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Colorado Voters Support Taxes on Recreational Marijuana


 Colorado voters say "YES" to various marijuana taxes.

Voters in Colorado have approved Proposition AA, two statewide taxes on recreational marijuana. As of this writing, Proposition AA has passed 65% to 35%. Voter turnout is just under 35%.

State marijuana tax

Colorado’s new state taxes on recreational marijuana are impressive: a 15% excise tax on wholesales from a cultivation facility and a 10% sales tax on retail sales. The combined 25% tax is in addition to the 2.9% state sales tax and any local taxes imposed.

In addition, the Colorado legislature now has permission to “adjust the excise and sales taxes in the future, with the requirement that they both cannot exceed 15% percent.” Under the Colorado Taxpayer Bill of Rights (TABOR), "state and local governments cannot raise tax rates without voter approval and cannot spend revenues collected under existing tax rates if revenue grows faster than the rate of inflation and population growth, without voter approval.” Proposition AA provides that voter approval, with limits.

The state expects to gain $70 million a year from the recreational pot taxes. Together they will fund school construction projects and marijuana regulations. “The first $40 million generated by the excise tax each year” is earmarked for public school construction. 15% of the sales tax revenue goes towards “the cities and counties where retail marijuana purchases occur.” Any additional excise and sales tax revenue is slotted for “regulation and enforcement of the rules created for recreational marijuana….”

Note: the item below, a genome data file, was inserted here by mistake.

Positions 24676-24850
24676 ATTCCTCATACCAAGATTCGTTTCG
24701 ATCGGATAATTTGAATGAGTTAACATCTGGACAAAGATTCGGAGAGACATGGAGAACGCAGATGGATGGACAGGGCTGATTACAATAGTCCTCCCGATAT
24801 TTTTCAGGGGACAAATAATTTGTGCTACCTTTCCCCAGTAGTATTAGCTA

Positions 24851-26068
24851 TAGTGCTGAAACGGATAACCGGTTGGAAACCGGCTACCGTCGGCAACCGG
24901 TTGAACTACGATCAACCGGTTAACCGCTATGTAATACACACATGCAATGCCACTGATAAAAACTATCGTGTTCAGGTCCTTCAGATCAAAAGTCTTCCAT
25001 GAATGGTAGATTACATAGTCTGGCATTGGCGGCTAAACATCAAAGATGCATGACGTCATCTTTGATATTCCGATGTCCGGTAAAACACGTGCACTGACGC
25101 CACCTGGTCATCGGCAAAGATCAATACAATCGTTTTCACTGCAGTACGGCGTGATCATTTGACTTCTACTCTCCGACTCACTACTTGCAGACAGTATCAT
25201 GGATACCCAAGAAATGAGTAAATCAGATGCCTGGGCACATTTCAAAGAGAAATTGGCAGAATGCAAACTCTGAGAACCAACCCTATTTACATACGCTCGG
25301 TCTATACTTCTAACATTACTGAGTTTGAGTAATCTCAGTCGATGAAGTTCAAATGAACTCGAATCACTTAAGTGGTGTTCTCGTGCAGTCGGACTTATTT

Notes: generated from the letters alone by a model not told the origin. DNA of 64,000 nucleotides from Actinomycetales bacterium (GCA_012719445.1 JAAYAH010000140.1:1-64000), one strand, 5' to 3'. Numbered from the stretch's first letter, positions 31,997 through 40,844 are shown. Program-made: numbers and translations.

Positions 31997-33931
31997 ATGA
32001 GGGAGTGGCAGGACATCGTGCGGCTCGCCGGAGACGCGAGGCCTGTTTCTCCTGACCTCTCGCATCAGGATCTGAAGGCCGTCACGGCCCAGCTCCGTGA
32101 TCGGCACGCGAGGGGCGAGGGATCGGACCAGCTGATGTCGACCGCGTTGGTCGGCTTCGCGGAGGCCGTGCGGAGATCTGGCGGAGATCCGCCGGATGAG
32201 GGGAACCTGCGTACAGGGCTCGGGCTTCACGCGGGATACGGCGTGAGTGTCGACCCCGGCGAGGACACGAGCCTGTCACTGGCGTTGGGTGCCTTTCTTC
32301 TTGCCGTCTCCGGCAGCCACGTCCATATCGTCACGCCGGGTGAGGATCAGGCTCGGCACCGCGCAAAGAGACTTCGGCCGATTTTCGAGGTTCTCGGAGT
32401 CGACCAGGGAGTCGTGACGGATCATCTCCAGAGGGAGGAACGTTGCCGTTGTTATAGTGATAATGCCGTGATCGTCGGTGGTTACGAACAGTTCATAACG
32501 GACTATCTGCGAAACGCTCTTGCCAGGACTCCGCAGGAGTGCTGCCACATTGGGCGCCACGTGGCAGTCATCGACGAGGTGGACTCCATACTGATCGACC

Mike Elliot, executive director of the Medical Marijuana Industry Group (MMIG) notes that it’s “rare for an industry to lead and a campaign to tax itself.” MMIG stands behind Proposition AA, which it calls “a reasonable and responsible way forward” and which creates “a strong and well-funded regulatory system, along with funding for education, prevention, treatment, and other safety issues that may arise.”

Denver marijuana tax

Voters in Denver also approved a local 3.5% tax on retail sales of recreational marijuana. As of this writing, more than 90,000 voters support the tax while roughly 41,500 are against it.

Like Proposition AA, Question 2A allows the rate of tax “to be increased or decreased without further voter approval so long as the rate of taxation does not exceed 15%, and with the resulting tax revenue being allowed to be collected and spent notwithstanding any limitations provided by law.”

The city of Denver anticipates earning close to $4.5 million annually from this tax.

Other city marijuana taxes

Boulder voters have approved Issue No. 2A, which imposes “an excise tax of 5 percent in 2014 and up to 10 percent thereafter on the cultivation facility at the average market rate at the point of transfer from the cultivation facility and an additional sales and use tax of 3.5 percent in 2014 and up to 10 percent thereafter on recreational marijuana ….”

Littleton voters have approved Issue 2E, which imposes a “tax of three percent (3%) of the purchase price paid or charged for sales of retail marijuana and retail marijuana products in the City of Littleton in addition to the sales tax and any other state tax imposed on such sales of retail marijuana and retail marijuana products.”

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Sales tax rates, rules, and regulations change frequently. Although we hope you'll find this information helpful, this blog is for informational purposes only and does not provide legal or tax advice.
Gail Cole
Avalara Author
Gail Cole
Gail Cole
Avalara Author Gail Cole
Gail began researching and writing about sales tax in 2012 and has been fascinated with it ever since. She has a penchant for uncovering unusual tax facts, and endeavors to make complex sales tax laws more digestible for both experts and laypeople.